In recent years, various sources including SunLife and the Business Group on Health have reported that cancer leads high-cost health claims for self-funded plans. Claims data shows the top three diagnoses currently driving claims are cancer, cardiovascular and musculoskeletal diseases.

It’s no surprise to anyone working with employer health plans that finding solutions to the rising costs for these and other high-cost conditions has huge implications for plan sponsors and employers. Mercer’s 2023 National Survey of Employer-Sponsored Health Plans reports that cost management of high-cost claims was “rated important or very important by 84% of large employers.”

In an International Foundation webcast, “Oncology Offerings—Designing the Best Possible Benefit,” speaker Adam Bradley, co-founder of the Cancer Study Group in Washington, D.C., reviewed cancer’s impact on all plans and highlighted several statistics targeting Taft-Hartley plans, including:

  • Over 60,000 active union members are diagnosed with cancer each year.
  • The union workforce has a higher cancer incidence in general, including substantial occupational cancer risks.

One concerning statistic for plans is that cancer is being diagnosed more frequently in members under 55 years of age. Although there is not a definitive reason, some have suggested it could be due, in part, to lower recommended screening ages in recent years. For example, screening colonoscopies are now recommended at age 45 instead of 50.

During the webcast, Bradley extensively outlined three primary levers plan sponsors may use to impact cancer patients and their navigation of the health care system, while also helping plans manage costs.

  • Catch cancer early for better outcomes.
  • Help participants reach the proper care right away, as the first month after diagnosis is crucial.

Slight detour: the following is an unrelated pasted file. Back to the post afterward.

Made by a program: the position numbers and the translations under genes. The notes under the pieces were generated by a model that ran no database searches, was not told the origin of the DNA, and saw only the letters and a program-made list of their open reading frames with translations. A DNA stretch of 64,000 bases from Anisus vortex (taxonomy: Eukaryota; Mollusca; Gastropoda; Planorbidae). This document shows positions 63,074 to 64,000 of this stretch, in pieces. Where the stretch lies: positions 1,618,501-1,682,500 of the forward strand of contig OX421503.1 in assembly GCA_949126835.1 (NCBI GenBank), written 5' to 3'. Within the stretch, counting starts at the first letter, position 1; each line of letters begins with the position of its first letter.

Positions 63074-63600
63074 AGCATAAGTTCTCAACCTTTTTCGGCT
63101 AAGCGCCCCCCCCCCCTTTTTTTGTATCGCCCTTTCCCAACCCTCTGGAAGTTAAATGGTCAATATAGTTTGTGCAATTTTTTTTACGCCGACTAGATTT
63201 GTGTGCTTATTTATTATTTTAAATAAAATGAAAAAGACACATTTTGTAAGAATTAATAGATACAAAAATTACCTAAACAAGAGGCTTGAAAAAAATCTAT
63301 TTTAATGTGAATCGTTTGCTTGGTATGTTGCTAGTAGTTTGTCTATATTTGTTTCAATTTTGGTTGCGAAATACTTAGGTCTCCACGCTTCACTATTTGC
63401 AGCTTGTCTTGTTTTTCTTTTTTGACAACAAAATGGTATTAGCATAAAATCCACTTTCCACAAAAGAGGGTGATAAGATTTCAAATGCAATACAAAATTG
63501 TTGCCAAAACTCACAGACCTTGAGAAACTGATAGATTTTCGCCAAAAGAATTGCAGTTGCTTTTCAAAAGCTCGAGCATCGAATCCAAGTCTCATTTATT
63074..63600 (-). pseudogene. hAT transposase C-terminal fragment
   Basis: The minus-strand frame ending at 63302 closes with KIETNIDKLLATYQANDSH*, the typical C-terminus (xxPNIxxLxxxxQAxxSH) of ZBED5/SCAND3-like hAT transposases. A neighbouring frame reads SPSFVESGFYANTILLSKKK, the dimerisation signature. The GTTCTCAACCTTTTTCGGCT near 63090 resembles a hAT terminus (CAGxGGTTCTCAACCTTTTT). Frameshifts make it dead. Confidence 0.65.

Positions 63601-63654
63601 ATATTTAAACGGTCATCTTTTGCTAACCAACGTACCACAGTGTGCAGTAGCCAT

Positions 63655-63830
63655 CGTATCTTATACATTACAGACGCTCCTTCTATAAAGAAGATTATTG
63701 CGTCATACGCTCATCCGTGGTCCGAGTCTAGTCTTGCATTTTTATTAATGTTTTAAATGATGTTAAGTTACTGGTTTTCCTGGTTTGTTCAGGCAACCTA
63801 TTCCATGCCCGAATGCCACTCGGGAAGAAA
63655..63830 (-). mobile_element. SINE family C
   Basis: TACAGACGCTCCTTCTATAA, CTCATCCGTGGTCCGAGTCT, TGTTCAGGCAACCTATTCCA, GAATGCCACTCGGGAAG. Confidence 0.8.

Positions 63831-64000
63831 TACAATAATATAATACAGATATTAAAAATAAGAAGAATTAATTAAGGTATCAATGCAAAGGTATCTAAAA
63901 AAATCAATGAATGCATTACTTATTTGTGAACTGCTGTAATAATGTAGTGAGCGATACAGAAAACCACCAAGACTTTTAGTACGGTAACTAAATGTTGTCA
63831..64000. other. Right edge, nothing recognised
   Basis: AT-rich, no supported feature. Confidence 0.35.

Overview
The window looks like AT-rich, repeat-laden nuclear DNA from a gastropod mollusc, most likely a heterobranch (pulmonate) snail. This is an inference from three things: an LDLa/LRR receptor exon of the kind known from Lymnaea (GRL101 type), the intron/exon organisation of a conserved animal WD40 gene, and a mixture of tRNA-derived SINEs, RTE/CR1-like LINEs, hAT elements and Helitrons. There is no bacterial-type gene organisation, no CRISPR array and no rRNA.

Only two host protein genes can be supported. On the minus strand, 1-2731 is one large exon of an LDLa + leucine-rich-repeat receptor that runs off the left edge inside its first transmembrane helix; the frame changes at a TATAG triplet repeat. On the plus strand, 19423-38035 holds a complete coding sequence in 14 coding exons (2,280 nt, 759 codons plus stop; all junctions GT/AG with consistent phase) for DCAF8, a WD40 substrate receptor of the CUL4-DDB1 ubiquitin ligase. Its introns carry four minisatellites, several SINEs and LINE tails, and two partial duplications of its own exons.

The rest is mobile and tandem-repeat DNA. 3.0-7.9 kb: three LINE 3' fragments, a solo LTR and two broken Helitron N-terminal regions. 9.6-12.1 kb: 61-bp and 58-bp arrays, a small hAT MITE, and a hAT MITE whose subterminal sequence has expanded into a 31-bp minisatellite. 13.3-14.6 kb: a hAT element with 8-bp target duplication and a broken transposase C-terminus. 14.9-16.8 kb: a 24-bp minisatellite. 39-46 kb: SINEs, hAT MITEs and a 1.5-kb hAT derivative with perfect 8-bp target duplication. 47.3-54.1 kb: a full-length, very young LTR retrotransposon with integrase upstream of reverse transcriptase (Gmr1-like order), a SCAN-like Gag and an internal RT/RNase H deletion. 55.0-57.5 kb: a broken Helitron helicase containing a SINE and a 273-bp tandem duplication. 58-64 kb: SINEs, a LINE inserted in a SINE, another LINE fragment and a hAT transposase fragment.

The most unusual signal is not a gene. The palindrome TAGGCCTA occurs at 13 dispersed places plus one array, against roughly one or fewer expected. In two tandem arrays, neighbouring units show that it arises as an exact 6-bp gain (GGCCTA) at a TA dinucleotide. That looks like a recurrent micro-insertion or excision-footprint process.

• Manage prescription drug usage, since drug costs are increasing and can be more expensive depending on delivery location.

The webcast’s second speaker was William Feyling, administrator at Carpenter Funds Administrative Office of Northern California, Inc. He provided a comprehensive case study on the fund’s project to implement an oncology navigation benefit. Feyling described how the fund gained an understanding of how cancer was affecting its over 75,000 covered lives.

He further highlighted the following advantages of the navigation benefit:

  • Improved participant experience for compassionate cancer care
  • Availability of technology and analysis of claims data for assistance with controlling costs
  • Better outcomes for patients and improved management of specialty drug costs.

After the case study, the webcast Q&A section featured questions that addressed the mental health aspect of cancer treatment, risks related to the occupation and age of participants, and cancer treatment locations, among others.

To learn more about oncology offerings for your plan, view the entire webcast recording, “Oncology Offerings—Designing the Best Possible Benefit.”

Developed by International Foundation Information Center staff. This does not constitute legal advice. Please consult your plan professionals for legal advice.

Anne Newhouse

Information/Research Specialist at the International Foundation of Employee Benefit Plans Favorite Foundation Service: The Information Center! Members having the ability to have an information specialist research their topic is a great benefit. Favorite Foundation Moment: Attending the 2013 CEBS conferment ceremony in Boston as an official CEBS graduate. Benefits Related Topics That Interest Her Most: Benefit communication—helping employers understand what employees want and the way they want it communicated to them. Personal Insight: Anne may spend her days in the International Foundation employee benefits library, patiently researching answers to member questions—but after work, she’s ready to move with a bike, hike or walk in the great outdoors.

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